German Chancellor Angela Merkel has said her country will do 'everything' it can to prevent a no-deal Brexit.
She was speaking at Farmleigh in Dublin, after she met with the Taoiseach Leo Varadkar on Thursday.
It was Chancellor Merkel's first visit to Dublin since 2014, and preparations for a no-deal Brexit were high on the agenda.
Their meeting came a week before an emergency summit of European leaders, where they will consider the latest development from Westminster.
British Prime Minister Theresa May is holding talks with opposition leader Jeremy Corbyn, to try and find a compromise that could secure a majority in the House of Commons.
Speaking after the meeting on Wednesday, the Taoiseach said there was a need to be "patient and understanding of the predicament" facing MPs in Westminster amid the ongoing Brexit impasse.
He acknowledged the votes in the House of Commons opposing no deal were welcome, but noted that MPs have failed to back any alternative plans.
Mr Varadkar added: "The difficulty we have as heads of Government... is that ultimately governments negotiate with governments.
"We went through the options as well over the last two years, and came up with a withdrawal agreement... There is a reason why the withdrawal agreement - with the Irish protocol and the backstop - was born."
"We discussed planning at European and domestic level for no-deal - including how we could work together to meet our twin objectives of protecting the Good Friday Agreement... and also protecting the integrity of the European Single Market and the Customs Union.
"I welcome the Chancellor's continuing understanding and support for the challenges that we face - and if it arises, it'll be a shared challenge for Ireland and the European Union."
Chancellor Merkel, meanwhile, said she wanted to demonstrate that the remaining EU countries will continue to stand together.
She observed: "We do hope that the intensive discussions that are ongoing in London will lead to a situation... where Prime Minister Theresa May will have something to table.
"We want to stand together as 27 - until the very last hour.
"I can say this from the German side: we will do everything we can to prevent a no-deal Brexit, but we have to do this together with Britain."
On the issue of the border, Mrs Merkel said: "We will simply have to be able to do this, we have to be successful."
Asked what would happen next week if Britain's withdrawal agreement was not ratified, she said: "I am not in a position to answer speculative questions... We have to wait and see what happens.
"I think we need to respect the debates that are ongoing in Britain right now".
Mr Varadkar added: "In the event of a no-deal, it's not possible quite frankly to have a clear plan - because there are so many different contingencies and hypotheticals.
"And a lot of it will depend on what the UK decides to do".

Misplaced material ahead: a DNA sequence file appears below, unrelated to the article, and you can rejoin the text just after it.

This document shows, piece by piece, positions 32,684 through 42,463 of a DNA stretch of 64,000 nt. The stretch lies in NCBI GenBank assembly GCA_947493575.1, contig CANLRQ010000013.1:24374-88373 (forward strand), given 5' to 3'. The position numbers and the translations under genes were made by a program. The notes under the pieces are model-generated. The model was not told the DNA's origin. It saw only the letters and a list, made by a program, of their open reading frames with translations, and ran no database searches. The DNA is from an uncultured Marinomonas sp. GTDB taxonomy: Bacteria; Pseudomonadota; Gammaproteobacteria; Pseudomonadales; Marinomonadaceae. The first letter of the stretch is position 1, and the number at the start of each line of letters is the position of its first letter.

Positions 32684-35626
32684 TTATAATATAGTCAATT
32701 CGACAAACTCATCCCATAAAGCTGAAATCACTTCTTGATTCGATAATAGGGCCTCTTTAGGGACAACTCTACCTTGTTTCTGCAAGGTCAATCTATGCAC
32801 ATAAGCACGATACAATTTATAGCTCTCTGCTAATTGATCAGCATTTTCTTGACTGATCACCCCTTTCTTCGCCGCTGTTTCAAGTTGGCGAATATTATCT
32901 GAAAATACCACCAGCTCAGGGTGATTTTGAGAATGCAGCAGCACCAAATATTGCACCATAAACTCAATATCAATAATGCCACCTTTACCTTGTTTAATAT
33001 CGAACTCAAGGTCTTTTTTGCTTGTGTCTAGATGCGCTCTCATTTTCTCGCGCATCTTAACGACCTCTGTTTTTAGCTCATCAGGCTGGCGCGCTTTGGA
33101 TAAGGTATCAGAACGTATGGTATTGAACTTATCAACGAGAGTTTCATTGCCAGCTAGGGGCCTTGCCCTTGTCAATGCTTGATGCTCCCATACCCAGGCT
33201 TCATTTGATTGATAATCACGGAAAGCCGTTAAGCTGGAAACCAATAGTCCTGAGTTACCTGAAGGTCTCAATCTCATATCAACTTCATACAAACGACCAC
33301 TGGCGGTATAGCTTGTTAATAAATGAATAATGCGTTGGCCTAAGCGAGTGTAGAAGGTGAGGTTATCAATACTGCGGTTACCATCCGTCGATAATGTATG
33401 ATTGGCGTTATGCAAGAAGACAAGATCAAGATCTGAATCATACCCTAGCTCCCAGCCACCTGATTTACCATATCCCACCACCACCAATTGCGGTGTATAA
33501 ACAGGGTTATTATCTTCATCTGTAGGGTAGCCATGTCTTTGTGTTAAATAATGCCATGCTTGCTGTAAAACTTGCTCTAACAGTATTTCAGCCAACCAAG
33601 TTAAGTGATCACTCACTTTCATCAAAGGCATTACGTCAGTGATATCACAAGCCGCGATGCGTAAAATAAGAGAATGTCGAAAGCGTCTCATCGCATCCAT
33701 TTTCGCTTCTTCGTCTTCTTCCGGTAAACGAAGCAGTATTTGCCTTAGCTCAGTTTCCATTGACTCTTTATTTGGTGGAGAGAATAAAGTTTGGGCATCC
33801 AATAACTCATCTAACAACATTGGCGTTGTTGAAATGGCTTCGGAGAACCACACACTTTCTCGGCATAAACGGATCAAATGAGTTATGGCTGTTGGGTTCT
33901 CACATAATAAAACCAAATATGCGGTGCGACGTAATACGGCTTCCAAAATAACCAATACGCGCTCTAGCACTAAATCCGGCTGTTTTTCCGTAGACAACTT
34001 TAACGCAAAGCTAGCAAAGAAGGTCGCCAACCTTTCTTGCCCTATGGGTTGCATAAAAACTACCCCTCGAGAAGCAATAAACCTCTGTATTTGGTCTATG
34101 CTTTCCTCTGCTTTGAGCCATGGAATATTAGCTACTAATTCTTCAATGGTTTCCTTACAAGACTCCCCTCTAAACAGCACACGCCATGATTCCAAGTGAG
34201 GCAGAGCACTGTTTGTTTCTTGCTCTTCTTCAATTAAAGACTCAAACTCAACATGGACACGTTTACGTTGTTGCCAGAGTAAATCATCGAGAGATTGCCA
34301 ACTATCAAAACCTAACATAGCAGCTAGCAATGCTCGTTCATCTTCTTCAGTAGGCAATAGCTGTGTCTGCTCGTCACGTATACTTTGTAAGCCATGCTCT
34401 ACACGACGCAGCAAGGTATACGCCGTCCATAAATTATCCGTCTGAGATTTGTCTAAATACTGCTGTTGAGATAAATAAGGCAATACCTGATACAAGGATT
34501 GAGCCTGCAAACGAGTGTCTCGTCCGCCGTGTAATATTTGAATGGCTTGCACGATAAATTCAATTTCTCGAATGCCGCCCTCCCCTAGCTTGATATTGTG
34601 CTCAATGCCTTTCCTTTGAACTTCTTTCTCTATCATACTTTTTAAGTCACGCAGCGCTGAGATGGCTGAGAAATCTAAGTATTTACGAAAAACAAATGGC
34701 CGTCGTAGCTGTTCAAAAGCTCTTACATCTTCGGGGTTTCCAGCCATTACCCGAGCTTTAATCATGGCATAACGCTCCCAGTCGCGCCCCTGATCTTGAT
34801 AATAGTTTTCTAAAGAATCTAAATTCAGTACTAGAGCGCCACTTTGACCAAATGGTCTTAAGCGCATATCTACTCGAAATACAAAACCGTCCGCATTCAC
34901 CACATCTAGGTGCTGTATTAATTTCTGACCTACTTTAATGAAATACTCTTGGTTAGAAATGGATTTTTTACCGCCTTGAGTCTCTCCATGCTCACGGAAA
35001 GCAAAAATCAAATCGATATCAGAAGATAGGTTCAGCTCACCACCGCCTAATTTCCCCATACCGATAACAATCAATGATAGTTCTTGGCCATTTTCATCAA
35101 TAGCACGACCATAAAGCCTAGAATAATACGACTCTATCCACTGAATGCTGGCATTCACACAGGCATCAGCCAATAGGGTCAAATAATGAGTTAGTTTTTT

Ahead of their formal meeting, the two leaders joined roundtable discussions with people from the North and border region who shared their views on the impact any return to a hard border would have on border communities and businesses.
Peter Sheridan from Co-Operation Ireland was part of the Northern Irish delegation who met Chancellor Merkel.
"I think everybody who was there could not help being impressed by how much the Chancellor got it.
"I think her own background, living on one side of a wall... she understood the passion of people, and the very personal stories that people shared with her."
Chancellor Merkel said she "knows only too well" what happens when borders are removed given her own experiences in Germany.
She said she was encouraged by today's meeting to find ways to ensure the peaceful co-existence in Ireland continues after Brexit.
Earlier, the Government said: “These are people for whom the border is a very real issue.
“People from communities along the border, from business and with direct personal experience of conflict before the Good Friday Agreement.
“It is important to hear their voices as we work together to deal with the challenges that Brexit presents.”
It comes as the House of Commons voted by a majority of one to force Mrs May to table a bill calling for a further delay to the Brexit process.
The bill still needs to clear the House of Lords – and the EU will have to agree to any extension.
Mrs May has been in talks in a bid to find a compromise Brexit plan that can command parliamentary support.
Following the conclusion of the latest round of discussions on Thursday, a Downing Street spokesman said: "Today both sets of negotiating teams met for four-and-a-half hours of detailed and productive technical talks in the Cabinet Office, supported by the civil service.
"The government and the opposition hope to meet again tomorrow for further work to find a way forward to deliver on the referendum, mindful of the need to make progress ahead of the forthcoming European Council."
The talks will continue on Friday - with Mr Corbyn describing Wednesday's meeting as “useful but inconclusive.”
Additional reporting: Stephen McNeice and Jack Quann